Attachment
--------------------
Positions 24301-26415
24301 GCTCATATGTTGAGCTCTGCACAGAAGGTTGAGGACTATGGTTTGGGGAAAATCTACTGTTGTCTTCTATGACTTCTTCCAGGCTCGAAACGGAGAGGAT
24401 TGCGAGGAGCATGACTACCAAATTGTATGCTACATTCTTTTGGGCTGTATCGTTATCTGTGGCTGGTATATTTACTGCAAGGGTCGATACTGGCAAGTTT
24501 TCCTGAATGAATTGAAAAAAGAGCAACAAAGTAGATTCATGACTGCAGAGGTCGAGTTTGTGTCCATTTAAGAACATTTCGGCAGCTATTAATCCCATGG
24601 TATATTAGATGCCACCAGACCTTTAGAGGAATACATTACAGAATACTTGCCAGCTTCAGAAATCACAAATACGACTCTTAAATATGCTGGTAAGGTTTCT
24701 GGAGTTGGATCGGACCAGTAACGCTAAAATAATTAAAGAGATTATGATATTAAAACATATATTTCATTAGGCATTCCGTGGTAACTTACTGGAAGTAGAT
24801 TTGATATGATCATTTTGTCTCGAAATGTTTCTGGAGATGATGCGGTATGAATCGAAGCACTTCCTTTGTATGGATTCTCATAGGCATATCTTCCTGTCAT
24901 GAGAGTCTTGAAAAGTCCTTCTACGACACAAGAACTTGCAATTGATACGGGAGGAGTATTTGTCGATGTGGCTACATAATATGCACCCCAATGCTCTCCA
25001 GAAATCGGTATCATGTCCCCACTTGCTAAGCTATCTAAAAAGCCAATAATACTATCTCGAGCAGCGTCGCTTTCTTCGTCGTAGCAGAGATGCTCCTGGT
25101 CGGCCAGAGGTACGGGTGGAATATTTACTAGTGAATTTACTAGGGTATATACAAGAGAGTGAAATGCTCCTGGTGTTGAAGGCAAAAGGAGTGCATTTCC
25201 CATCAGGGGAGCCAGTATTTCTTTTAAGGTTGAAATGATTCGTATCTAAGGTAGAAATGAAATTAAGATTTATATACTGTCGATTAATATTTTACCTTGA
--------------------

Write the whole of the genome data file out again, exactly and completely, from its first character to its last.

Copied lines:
Positions 24301-26415
24301 GCTCATATGTTGAGCTCTGCACAGAAGGTTGAGGACTATGGTTTGGGGAAAATCTACTGTTGTCTTCTATGACTTCTTCCAGGCTCGAAACGGAGAGGAT
24401 TGCGAGGAGCATGACTACCAAATTGTATGCTACATTCTTTTGGGCTGTATCGTTATCTGTGGCTGGTATATTTACTGCAAGGGTCGATACTGGCAAGTTT
24501 TCCTGAATGAATTGAAAAAAGAGCAACAAAGTAGATTCATGACTGCAGAGGTCGAGTTTGTGTCCATTTAAGAACATTTCGGCAGCTATTAATCCCATGG
24601 TATATTAGATGCCACCAGACCTTTAGAGGAATACATTACAGAATACTTGCCAGCTTCAGAAATCACAAATACGACTCTTAAATATGCTGGTAAGGTTTCT
24701 GGAGTTGGATCGGACCAGTAACGCTAAAATAATTAAAGAGATTATGATATTAAAACATATATTTCATTAGGCATTCCGTGGTAACTTACTGGAAGTAGAT
24801 TTGATATGATCATTTTGTCTCGAAATGTTTCTGGAGATGATGCGGTATGAATCGAAGCACTTCCTTTGTATGGATTCTCATAGGCATATCTTCCTGTCAT
24901 GAGAGTCTTGAAAAGTCCTTCTACGACACAAGAACTTGCAATTGATACGGGAGGAGTATTTGTCGATGTGGCTACATAATATGCACCCCAATGCTCTCCA
25001 GAAATCGGTATCATGTCCCCACTTGCTAAGCTATCTAAAAAGCCAATAATACTATCTCGAGCAGCGTCGCTTTCTTCGTCGTAGCAGAGATGCTCCTGGT
25101 CGGCCAGAGGTACGGGTGGAATATTTACTAGTGAATTTACTAGGGTATATACAAGAGAGTGAAATGCTCCTGGTGTTGAAGGCAAAAGGAGTGCATTTCC
25201 CATCAGGGGAGCCAGTATTTCTTTTAAGGTTGAAATGATTCGTATCTAAGGTAGAAATGAAATTAAGATTTATATACTGTCGATTAATATTTTACCTTGA